P.M.F. with Decimal Expansion

Jan 2014
103
3
Arizona
Define the random variable Y on [0, 1] as follows. Pick a number y at random, and take its nth root.
Let Y be the first digit in the decimal expansion of y1/n.
E.g., Y = 3 when y1/n is in [.3, .4), etc.
Find the probability mass function P(Y = k); k = 0,...,9.

First of all, I'm confused since Y is on [0, 1]. Doesn't that mean that Y can only take on values from 0 to 1?
So why is it in the example that Y = 3?
Also, when we pick a number y, does that mean any number y in R?

And then from there, I'm not quite sure how to approach this problem.
 

romsek

MHF Helper
Nov 2013
6,725
3,030
California
Define the random variable Y on [0, 1] as follows. Pick a number y at random, and take its nth root.
Let Y be the first digit in the decimal expansion of y1/n.
E.g., Y = 3 when y1/n is in [.3, .4), etc.
Find the probability mass function P(Y = k); k = 0,...,9.

First of all, I'm confused since Y is on [0, 1]. Doesn't that mean that Y can only take on values from 0 to 1?
So why is it in the example that Y = 3?
Also, when we pick a number y, does that mean any number y in R?

And then from there, I'm not quite sure how to approach this problem.
This is terribly worded.

Y is not on [0,1] as far as I can tell. Y is {0,1,2,3,4,5,6,7,8,9}.

What I think they mean is that the original $y \in [0,1]$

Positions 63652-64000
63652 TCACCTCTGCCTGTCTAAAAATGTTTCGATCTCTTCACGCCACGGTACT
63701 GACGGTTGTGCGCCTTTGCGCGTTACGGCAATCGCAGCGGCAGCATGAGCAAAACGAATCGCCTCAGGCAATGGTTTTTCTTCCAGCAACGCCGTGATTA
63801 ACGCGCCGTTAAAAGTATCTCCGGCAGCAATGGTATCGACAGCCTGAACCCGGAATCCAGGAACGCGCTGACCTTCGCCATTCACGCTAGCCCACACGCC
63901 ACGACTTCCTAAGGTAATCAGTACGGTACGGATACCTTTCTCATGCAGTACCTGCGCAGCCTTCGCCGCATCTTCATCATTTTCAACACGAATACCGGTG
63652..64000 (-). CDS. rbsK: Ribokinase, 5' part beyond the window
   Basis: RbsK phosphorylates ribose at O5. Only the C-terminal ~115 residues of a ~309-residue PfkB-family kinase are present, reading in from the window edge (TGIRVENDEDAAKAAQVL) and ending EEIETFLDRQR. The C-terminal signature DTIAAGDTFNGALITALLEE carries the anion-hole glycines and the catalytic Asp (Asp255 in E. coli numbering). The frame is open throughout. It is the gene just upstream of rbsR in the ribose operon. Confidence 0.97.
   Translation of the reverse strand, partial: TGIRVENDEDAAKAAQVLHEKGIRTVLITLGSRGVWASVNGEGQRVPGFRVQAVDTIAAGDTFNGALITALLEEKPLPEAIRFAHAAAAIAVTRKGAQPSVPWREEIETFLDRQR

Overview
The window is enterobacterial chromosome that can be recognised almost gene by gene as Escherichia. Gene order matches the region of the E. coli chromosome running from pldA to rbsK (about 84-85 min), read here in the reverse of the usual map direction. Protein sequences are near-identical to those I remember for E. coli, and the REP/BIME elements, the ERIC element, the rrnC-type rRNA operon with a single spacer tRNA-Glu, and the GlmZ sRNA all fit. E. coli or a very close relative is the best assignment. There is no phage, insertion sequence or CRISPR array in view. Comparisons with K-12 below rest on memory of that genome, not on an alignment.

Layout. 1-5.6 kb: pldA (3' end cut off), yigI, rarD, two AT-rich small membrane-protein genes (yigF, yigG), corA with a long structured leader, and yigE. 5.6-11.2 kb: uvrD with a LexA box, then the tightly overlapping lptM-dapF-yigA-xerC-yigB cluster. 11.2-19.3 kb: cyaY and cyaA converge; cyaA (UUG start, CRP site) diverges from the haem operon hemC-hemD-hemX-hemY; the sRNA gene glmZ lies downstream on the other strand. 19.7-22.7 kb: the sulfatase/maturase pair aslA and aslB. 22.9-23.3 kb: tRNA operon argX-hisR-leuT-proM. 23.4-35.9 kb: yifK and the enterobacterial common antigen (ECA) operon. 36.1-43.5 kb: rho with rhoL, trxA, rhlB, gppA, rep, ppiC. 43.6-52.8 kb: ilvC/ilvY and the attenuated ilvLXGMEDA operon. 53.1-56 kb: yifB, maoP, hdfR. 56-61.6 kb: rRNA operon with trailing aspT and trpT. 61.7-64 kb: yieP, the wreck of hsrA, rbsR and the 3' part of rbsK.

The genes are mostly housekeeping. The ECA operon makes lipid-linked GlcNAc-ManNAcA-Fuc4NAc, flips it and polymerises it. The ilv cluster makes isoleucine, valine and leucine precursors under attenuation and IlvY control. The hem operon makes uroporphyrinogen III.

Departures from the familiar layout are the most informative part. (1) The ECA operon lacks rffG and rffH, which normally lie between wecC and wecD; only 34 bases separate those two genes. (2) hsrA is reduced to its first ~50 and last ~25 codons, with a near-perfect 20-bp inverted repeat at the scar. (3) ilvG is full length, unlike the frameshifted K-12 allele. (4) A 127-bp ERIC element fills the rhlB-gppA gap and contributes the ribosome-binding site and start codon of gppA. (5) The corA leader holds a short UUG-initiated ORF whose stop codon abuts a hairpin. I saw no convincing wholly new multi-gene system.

So $y$ is a uniform rv on $[0,1]$

$Y$ is the first digit in the decimal expansion of $y^{1/n}$

Before you do any calculations what does your intuition tell you about what the PMF of $Y$ should be?
 
Jan 2014
103
3
Arizona
Well I'm not too familiar with decimal expansions and I still don't know if I understand what's going on exactly,
but I would say perhaps P(Y = k) = 1/10 for k = 0, 1, .., 9 since it seems that each value should be equally likely.
 

romsek

MHF Helper
Nov 2013
6,725
3,030
California
Well I'm not too familiar with decimal expansions and I still don't know if I understand what's going on exactly,
but I would say perhaps P(Y = k) = 1/10 for k = 0, 1, .., 9 since it seems that each value should be equally likely.
This is what's going on.

$y$ is a random variable that is Uniform [0,1].

$\hat{y} = y^{1/n}$

note that $\hat{y}\in [0,1]$

$Y=\lfloor 10 \hat{y} \rfloor$

I originally thought that the PMF of Y would be uniform but I discovered it depends on $n$

We need to find the CDF of $y^{1/n}$

can you do that?

Once we have that we can evaluate the probability of each of the regions corresponding to the values of $Y$.